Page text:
Emma's Letter

Dear Ann,

I tried to get in touch with you, but Amy said you and Simon were off travelling and she wasn’t sure when you’d be back.

It’s Frank. He been really unwell. I stopped by the Hermitage Thursday morning because I hadn’t seen him for a few days. Shirley said she hadn’t seen him either, and that he wasn’t answering the door. He was in bed with all the curtains drawn. I don’t think there’s much physically wrong with him, except that he hadn’t eaten, but I couldn’t get any sense out of him. He kept talking to his damned voices. I phoned Dr. Waterfall and he came out and suggested we take him to hospital. You know how much Frank hates to be away, but he seemed really ill, so Martin and I took him in.

Anyway, he’s a bit better now. They’ve fed him and injected him with some drug that’s made him more sensible. He’s really unhappy though, everything has upset him. You’ve gone, I’ve moved out, Martin and Shirley had a row (they’ve worked through it, but Frank is still troubled by it), and now Simon’s gone. He thinks he’s going to be left alone with no one to talk to but the dead voices in the house.

While I was visiting him, he started talking, and I thought I’d lost him again. Then I realised he was quoting passages from "Last Taxi to Kensington." It’s remarkable—he’s memorised virtually the whole book. I asked him why he knew it so well, and he told me that since he never heard his mother’s voice, he’d learned all the words she’d left behind. Ellen Hall is Helena O’Rall! It’s amazing. He knows it all—Adrift at Sea, Quiet Interlude, even passages about robins, sparrows and barn owls.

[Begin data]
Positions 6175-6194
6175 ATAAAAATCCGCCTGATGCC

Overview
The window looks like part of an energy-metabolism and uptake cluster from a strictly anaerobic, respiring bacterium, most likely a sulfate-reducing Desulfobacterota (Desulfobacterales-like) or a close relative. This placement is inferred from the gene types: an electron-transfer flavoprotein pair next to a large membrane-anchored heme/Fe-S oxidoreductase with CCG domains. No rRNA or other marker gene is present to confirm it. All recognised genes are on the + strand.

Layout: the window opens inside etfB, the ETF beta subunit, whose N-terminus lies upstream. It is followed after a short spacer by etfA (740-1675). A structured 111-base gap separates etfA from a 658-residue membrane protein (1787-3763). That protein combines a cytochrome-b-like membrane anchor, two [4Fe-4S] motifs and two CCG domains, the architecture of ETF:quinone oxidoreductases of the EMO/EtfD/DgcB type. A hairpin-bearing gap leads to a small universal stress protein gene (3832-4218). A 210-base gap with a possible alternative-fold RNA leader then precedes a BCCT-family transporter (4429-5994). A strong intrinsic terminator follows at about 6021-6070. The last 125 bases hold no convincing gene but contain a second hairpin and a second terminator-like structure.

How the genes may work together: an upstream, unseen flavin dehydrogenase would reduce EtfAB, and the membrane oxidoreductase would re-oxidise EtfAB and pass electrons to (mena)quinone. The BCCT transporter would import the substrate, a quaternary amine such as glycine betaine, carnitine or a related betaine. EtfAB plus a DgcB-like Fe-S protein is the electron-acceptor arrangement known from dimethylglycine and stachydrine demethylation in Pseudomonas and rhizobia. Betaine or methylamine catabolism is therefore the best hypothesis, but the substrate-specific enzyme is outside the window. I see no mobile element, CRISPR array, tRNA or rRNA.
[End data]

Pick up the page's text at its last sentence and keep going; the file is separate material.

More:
Apparently he’s inherited all of the royalties from her publications and the rights to all her works. Although on the surface Ellen seems to have been a quiet, tweedy, upper-class lady, she spent a good part of her life writing passionate, fantastical stories. It seems poor Frank has inherited the romantic part of her nature as well.

Dr. Waterfall thinks that he can come home in a few days, and will be all right provided he takes his medication. I'd like to move back into the house so that I can keep an eye on him. If that’s a problem for you or Simon, please let me know as soon as possible. I’ve made it clear to him that I am seeing John, and I won’t be moving back into the Hermitage, and he seems to understand.

Hope to hear from you soon.

Emma

PS. I have managed some work in the interim. Found this item on microfilm; thought it might be of some interest…

E.Morcombe obituary